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Environmental Protection Agency Administrator Andrew Wheeler. Photo: Win McNamee/Getty Images

The Environmental Protection Agency proposed Tuesday to keep air quality standards for soot pollution unchanged from 2012.

Why it matters: This action has relevance to today's pandemic, according to Axios energy reporter Amy Harder. Scientists say soot air pollution exacerbates the effects of respiratory diseases, like the one caused by the coronavirus.

The big picture: Particulate matter — tiny bits of pollution that comesfrom a range of sources, including fuel combustion and indoor sources — is associated with acute cardiovascular and respiratory diseases.

What they're saying:

“The U.S. has made incredible strides in reducing particulate matter concentrations across the nation. Based on review of the scientific literature and recommendation from our independent science advisors, we are proposing to retain existing PM standards which will ensure the continued protection of both public health and the environment.”
— EPA Administrator Andrew Wheeler

But, but, but: The decision also goes against the advice of EPA air staffers, who found that the existing limits may be allowing thousands of premature deaths each year, E&E News reports.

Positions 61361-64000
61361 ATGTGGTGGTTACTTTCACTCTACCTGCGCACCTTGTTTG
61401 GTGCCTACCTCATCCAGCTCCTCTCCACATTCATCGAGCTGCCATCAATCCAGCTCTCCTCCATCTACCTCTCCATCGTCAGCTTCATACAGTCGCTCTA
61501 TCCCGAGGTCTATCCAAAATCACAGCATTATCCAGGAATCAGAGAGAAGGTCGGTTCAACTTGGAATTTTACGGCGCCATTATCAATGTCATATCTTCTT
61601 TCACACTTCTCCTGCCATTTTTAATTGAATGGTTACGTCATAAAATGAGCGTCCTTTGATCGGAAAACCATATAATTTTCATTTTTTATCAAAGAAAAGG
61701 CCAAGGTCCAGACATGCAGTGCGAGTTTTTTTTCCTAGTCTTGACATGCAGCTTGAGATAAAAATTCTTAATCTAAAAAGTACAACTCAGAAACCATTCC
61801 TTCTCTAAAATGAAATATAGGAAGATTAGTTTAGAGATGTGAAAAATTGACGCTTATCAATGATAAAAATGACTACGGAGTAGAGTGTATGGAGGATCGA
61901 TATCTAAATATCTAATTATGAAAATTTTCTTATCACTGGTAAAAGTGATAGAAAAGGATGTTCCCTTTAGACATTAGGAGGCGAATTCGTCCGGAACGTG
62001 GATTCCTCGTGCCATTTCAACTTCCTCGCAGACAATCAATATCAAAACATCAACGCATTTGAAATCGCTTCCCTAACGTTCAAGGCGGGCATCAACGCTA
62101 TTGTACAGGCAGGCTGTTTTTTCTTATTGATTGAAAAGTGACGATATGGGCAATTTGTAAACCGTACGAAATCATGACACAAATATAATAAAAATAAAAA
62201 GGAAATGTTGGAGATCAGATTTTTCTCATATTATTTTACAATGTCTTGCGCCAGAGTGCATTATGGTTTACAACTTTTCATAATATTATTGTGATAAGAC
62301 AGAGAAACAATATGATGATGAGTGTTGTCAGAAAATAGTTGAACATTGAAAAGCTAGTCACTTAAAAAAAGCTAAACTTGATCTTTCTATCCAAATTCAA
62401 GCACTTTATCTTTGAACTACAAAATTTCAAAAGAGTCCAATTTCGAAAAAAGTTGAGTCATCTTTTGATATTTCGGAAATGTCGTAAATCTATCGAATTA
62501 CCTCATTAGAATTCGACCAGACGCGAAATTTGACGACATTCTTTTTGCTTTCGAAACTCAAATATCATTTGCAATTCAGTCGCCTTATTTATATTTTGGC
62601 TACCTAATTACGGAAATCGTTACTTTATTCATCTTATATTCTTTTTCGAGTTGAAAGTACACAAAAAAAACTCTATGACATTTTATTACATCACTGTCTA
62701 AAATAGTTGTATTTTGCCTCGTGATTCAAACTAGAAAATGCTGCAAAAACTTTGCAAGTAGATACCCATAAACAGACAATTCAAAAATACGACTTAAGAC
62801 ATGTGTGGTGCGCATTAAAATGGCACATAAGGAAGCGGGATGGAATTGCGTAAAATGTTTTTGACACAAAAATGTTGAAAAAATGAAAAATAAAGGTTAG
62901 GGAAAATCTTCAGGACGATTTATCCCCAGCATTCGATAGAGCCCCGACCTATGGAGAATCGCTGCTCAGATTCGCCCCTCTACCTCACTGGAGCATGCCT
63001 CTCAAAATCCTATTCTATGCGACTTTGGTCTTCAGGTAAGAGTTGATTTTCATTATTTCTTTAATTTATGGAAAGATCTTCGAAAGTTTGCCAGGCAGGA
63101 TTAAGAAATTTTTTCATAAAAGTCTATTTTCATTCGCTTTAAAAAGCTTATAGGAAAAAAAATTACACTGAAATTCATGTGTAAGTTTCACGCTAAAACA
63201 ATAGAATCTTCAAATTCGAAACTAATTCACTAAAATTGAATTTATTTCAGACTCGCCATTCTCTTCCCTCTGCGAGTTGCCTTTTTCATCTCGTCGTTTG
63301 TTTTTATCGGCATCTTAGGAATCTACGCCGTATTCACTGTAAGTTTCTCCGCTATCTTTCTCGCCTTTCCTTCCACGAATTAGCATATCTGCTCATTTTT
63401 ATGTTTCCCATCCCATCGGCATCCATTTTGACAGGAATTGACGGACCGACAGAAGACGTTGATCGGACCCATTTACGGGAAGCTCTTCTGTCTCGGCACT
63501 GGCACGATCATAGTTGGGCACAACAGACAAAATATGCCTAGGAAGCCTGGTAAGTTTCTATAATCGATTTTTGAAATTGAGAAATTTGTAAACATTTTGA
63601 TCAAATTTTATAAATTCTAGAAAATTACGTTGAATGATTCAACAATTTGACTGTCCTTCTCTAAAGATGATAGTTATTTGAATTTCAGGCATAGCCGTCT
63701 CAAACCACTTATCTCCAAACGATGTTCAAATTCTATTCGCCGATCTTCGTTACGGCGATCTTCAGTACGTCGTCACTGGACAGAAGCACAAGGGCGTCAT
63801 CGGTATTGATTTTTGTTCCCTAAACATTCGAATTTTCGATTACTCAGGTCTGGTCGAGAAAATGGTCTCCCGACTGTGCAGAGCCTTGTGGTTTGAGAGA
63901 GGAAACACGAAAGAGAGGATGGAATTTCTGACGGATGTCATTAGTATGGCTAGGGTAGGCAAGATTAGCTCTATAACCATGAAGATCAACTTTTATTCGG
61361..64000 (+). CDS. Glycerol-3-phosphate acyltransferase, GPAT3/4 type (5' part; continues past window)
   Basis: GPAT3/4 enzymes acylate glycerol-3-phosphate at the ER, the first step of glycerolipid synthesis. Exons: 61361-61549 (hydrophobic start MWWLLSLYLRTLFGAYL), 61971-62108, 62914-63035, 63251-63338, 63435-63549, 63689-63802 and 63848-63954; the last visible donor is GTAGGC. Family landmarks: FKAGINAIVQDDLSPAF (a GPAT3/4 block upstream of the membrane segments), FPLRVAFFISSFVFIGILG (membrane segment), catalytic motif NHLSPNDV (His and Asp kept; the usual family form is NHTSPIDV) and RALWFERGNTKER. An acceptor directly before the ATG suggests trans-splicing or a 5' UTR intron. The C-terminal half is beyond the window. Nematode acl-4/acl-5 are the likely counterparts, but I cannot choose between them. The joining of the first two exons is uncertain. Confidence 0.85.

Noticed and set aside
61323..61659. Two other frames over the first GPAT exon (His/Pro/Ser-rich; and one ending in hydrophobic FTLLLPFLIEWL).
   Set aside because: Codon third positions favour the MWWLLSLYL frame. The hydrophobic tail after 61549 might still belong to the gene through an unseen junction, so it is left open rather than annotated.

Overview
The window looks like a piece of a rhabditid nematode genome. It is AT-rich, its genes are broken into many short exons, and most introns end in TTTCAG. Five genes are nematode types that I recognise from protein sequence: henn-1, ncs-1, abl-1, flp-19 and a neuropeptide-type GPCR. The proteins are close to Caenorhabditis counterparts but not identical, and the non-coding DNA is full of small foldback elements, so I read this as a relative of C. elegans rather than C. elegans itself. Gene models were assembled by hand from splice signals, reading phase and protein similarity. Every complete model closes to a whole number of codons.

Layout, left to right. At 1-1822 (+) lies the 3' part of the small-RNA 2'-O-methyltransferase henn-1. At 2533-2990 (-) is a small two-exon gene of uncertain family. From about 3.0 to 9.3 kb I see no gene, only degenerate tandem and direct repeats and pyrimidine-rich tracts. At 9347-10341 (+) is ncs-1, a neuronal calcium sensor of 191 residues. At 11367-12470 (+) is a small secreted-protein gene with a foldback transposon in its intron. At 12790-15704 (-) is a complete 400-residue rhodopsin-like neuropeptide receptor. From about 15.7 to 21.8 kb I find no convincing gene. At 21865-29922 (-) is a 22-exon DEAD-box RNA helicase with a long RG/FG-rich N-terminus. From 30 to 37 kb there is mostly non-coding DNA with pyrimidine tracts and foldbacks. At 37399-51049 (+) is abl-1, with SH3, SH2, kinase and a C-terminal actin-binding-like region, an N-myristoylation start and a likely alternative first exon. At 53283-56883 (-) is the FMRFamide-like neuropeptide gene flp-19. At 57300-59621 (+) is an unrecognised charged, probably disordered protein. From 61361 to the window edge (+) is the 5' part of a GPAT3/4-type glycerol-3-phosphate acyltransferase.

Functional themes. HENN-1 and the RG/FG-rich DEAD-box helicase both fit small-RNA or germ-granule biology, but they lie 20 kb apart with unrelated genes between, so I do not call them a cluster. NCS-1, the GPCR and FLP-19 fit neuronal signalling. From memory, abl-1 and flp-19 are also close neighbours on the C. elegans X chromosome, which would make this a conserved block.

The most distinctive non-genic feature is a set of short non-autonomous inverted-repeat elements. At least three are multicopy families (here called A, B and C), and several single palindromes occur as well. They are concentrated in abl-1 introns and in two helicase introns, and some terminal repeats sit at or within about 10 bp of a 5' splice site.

One level deeper: The announcement regarding the standards, officially called the National Ambient Air Quality Standards, comes just a week after Harvard released a study that found higher levels of the small particulate matter, known as PM2.5, were associated with higher rates of death from COVID-19.

Go deeper: The pandemic and pollution

Go deeper

USAID chief tests positive for coronavirus

An Air Force cargo jet delivers USAID supplies to Russia earlier this year. Photo: Mikhail Metzel/TASS via Getty Images

The acting administrator of the United States Agency for International Development informed senior staff Wednesday he has tested positive for coronavirus, two sources familiar with the call tell Axios.

Why it matters: John Barsa, who staffers say rarely wears a mask in their office, is the latest in a series of senior administration officials to contract the virus. His positive diagnosis comes amid broader turmoil at the agency following the election.

Bryan Walsh, author of Future
5 hours ago - Health

COVID-19 shows a bright future for vaccines

Illustration: Annelise Capossela/Axios

Promising results from COVID-19 vaccine trials offer hope not just that the pandemic could be ended sooner than expected, but that medicine itself may have a powerful new weapon.

Why it matters: Vaccines are, in the words of one expert, "the single most life-saving innovation ever," but progress had slowed in recent years. New gene-based technology that sped the arrival of the COVID vaccine will boost the overall field, and could even extend to mass killers like cancer.

7 hours ago - Health

Beware a Thanksgiving mirage

Illustration: Sarah Grillo/Axios

Don't be surprised if COVID metrics plunge over the next few days, only to spike next week.

Why it matters: The COVID Tracking Project warns of a "double-weekend pattern" on Thanksgiving — where the usual weekend backlog of data is tacked on to a holiday.